Cabot's 2nd Voyage at the Mill Northeast: A drink of the week that's worth exploring
Venture into uncharted territory with this inventive cider cocktail.
Cabot's 2nd Voyage
The Mill Northeast
Walk in to the otherwise sparse space at The Mill Northeast, and you can't help but gravitate towards the bar. With old-school built-in wooden shelving and an impressive array of bottles from the familiar to the obscure, the set-up provides an inviting pop of color and the promise of a good, stiff drink. The bartenders are relaxed, approachable, methodical, handling with ease everything from their vintage-looking cut crystal mixing pitchers to questions from curious diners. The Mill's cocktail list is eclectic and calls upon classic recipes in new ways, but the standout of the bunch was Cabot's 2nd Voyage, "a kind of, sort of, but not really, Johnny Jump Up," says the Mill's Ryley Gahagan.
Crafted from Ace pear cider, Flor de Cana rum, house-made dandelion bitters, and bison grass vodka, Cabot's 2nd Voyage touches all parts of the globe in the quest for a better spiked cider drink. Never heard of bison grass vodka? Gahagan's eyes will light up if you ask him: "It's a Polish vodka that was actually illegal in the U.S. for having mutagens in the grain, like wormwood does in absinthe."
Now that the tide has turned for bison grass vodka and our country's citizens have been cleared to imbibe, we should all do our civic duty and sample this unique spirit. Gahagan, who dreamed up the cocktails on the Mill's list, tells us, "It was never outlawed in Canada, and oddly enough, is always served with apple juice up there, so we're playing with that."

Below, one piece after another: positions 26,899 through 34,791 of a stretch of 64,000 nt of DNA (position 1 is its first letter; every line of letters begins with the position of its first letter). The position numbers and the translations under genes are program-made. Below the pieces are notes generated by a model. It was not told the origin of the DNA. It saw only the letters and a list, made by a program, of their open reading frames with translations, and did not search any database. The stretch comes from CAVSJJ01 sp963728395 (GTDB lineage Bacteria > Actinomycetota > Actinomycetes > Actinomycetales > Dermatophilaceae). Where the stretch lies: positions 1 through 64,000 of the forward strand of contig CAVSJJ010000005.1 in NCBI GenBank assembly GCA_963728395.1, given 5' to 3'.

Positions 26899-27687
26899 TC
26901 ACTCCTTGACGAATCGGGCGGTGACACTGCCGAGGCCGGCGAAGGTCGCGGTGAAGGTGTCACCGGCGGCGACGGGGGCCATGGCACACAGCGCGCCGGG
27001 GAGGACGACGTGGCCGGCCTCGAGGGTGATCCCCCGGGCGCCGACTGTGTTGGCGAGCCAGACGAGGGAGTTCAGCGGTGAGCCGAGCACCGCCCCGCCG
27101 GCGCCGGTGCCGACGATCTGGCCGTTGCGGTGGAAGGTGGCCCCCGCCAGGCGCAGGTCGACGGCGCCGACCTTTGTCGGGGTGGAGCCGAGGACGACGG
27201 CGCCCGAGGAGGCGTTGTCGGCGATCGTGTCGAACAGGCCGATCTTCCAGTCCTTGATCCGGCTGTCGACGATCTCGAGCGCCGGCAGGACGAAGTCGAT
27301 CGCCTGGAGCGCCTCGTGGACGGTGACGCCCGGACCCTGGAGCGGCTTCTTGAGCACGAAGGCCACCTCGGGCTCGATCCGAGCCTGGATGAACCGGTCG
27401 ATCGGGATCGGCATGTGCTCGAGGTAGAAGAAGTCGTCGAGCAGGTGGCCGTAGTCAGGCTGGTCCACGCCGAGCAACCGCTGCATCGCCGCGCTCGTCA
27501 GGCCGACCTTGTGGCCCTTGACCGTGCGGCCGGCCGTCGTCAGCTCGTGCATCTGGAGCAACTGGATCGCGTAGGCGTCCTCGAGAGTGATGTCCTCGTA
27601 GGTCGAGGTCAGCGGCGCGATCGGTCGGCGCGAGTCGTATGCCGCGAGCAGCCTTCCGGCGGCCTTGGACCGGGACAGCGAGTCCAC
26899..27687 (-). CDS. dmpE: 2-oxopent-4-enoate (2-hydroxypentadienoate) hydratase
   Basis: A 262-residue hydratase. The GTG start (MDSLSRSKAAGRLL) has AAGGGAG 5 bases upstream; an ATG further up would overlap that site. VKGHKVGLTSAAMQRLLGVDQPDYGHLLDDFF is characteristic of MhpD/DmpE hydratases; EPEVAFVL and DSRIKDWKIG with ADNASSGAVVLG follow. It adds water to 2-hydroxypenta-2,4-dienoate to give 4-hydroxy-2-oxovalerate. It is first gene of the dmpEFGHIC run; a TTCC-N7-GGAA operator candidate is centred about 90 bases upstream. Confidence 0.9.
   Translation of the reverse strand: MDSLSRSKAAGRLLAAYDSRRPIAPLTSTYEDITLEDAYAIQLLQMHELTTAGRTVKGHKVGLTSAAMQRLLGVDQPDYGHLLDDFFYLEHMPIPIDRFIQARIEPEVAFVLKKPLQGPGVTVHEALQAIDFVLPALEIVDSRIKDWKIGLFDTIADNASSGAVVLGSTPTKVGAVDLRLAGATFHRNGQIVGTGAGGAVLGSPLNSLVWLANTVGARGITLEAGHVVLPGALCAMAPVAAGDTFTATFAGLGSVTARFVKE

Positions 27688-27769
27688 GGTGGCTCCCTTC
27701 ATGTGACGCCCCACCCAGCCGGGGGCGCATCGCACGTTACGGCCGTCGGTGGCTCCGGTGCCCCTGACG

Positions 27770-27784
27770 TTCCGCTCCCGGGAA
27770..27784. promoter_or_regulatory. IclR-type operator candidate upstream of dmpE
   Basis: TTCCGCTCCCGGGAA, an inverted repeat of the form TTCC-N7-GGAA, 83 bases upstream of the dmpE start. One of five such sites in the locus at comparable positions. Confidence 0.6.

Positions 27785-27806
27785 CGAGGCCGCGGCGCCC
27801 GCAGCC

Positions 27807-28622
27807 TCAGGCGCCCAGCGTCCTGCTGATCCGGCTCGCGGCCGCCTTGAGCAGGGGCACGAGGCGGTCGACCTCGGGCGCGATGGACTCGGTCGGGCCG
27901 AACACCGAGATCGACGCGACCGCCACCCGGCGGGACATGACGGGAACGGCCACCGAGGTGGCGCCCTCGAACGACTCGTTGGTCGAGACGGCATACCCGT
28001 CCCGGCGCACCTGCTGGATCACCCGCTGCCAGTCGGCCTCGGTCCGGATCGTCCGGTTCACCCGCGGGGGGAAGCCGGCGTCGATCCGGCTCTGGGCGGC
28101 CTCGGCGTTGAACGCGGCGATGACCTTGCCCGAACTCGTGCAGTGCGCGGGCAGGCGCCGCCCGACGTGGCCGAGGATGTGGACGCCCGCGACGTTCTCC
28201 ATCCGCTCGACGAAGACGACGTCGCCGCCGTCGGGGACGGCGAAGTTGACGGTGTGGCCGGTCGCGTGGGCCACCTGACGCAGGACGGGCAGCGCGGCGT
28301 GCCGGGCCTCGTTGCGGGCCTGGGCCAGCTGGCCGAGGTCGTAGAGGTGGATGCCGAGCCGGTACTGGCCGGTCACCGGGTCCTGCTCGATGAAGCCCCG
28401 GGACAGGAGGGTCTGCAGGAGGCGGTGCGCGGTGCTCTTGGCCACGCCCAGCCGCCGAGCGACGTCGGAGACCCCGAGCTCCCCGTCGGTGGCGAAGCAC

The base spirits are hand-mixed with the bitters, then topped with a pour of pear cider healthy enough to round out the glass but short enough to allow each of the unique flavors to shine. Sweetness skeptics, fear not, for Cabot's 2nd Voyage comes garnished with a skewered slice of pickled apple, for a quick vinegar shot to the olfactory and a crisp, clean finish on the tongue (eating the garnish is optional and not fully recommended). At its core, this cocktail combines simple ingredients that play well with others to create something you could sip for days.